October 11, 2020

4 Effective Instructional Strategies That You Can Use This Week

Effective instructional strategies withstand the test of time, and even some learned in my college years remain useful. While I can be quite sure that Dr. Green never imagined how far technology would advance or that students would need to continue learning during a pandemic, her course introduced me to the ways students experience the world and learn. The best of these strategies involve giving students time to manipulate and process new information.

1. Graphic Organizers 

Graphic organizers range from Venn diagrams to timelines and can help students make connections and remember information. I once asked my class to complete a rather simple writing assignment. A student asked, "But where is our organizer?" Even though I neglected to provide a writing organizer with this lesson, the students clearly knew that this tool helped them do their best work.


2. Movement

Research shows that kinesthetic activities have many benefits to learning. When it comes to movement activities, we tend to think about preschool and early elementary age students. However, movement activities continue to benefit learners at any level. One way to add movement to a lesson is to incorporate an educational brain break during a lesson. For example, in the middle of a geometry lesson, you could play Simon Says Geometry. Students use their hands and arms to show right angles, acute angles, obtuse angles, parallel lines, intersecting lines, points, lines, line segments, and rays. If you try this game with your kiddos, remember to throw in some sillies and enjoy the laughter!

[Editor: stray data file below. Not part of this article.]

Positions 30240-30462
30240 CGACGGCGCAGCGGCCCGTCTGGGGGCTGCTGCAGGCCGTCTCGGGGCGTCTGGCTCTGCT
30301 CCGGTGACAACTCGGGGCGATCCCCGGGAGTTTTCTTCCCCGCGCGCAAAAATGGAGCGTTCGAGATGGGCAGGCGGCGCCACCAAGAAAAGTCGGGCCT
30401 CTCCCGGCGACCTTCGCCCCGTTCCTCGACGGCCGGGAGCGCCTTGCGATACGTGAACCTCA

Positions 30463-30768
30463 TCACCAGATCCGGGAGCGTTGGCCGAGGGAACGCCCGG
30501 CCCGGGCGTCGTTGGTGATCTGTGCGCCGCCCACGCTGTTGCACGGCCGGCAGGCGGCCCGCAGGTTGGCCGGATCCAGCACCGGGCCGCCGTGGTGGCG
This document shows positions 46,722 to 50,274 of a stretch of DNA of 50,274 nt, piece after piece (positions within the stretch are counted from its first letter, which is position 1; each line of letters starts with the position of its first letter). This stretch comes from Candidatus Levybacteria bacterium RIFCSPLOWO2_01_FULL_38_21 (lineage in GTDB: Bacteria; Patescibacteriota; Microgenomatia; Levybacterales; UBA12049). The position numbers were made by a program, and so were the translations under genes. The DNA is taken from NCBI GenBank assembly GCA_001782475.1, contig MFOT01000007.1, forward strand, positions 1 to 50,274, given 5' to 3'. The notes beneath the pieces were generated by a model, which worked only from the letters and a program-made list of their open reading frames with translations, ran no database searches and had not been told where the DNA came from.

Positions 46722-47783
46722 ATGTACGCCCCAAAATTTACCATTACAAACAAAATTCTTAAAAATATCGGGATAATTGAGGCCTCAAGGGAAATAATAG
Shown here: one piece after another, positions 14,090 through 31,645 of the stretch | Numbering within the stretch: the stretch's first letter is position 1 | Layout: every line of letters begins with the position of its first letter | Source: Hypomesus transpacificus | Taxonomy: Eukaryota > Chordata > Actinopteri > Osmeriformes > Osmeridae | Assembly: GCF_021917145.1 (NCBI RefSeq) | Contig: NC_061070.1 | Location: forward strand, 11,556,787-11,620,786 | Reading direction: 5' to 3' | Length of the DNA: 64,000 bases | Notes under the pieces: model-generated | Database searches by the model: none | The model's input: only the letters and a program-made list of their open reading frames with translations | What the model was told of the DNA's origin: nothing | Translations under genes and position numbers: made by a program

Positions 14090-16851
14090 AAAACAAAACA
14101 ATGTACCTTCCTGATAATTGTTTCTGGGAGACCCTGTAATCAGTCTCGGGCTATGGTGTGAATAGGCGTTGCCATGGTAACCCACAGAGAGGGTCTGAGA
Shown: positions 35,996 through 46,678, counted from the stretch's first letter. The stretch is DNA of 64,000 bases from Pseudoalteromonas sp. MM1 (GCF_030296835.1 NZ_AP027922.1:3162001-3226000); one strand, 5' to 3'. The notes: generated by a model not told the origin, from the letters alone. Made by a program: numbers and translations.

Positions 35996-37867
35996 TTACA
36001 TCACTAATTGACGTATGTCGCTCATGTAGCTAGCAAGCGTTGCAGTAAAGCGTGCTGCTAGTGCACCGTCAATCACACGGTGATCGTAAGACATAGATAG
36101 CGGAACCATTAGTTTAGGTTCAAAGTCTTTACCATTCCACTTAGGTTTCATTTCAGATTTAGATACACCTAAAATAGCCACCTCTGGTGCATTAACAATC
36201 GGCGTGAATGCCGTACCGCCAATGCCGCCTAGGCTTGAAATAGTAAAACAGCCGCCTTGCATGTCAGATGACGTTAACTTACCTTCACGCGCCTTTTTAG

3. The Anticipatory Set 

An anticipatory set is a set of prompts that get students ready to learn. The goal is to activate prior knowledge, build background, or make connections. An anticipatory set can be set up as a gallery walk, mystery bags, or simply a series of questions. Considered to be somewhat time-consuming, their importance is sometimes overlooked. Perhaps adding an anticipatory set to one lesson per day or a couple per week to build your library of this effective strategy would prevent overwhelm. 


4. Sorting Activities 


Young children sort physical objects by color, shape, size, etc. School-age students can sort pictures, words, phrases, and sentences into appropriate categories as they process information and build upon prior knowledge.  Sorting activities can be used for individual assignments, partner work, small group activities, or assessments. 



The art of teaching includes the selection of instructional strategies to use in each lesson. Have you incorporated any of these strategies into your lessons recently? 

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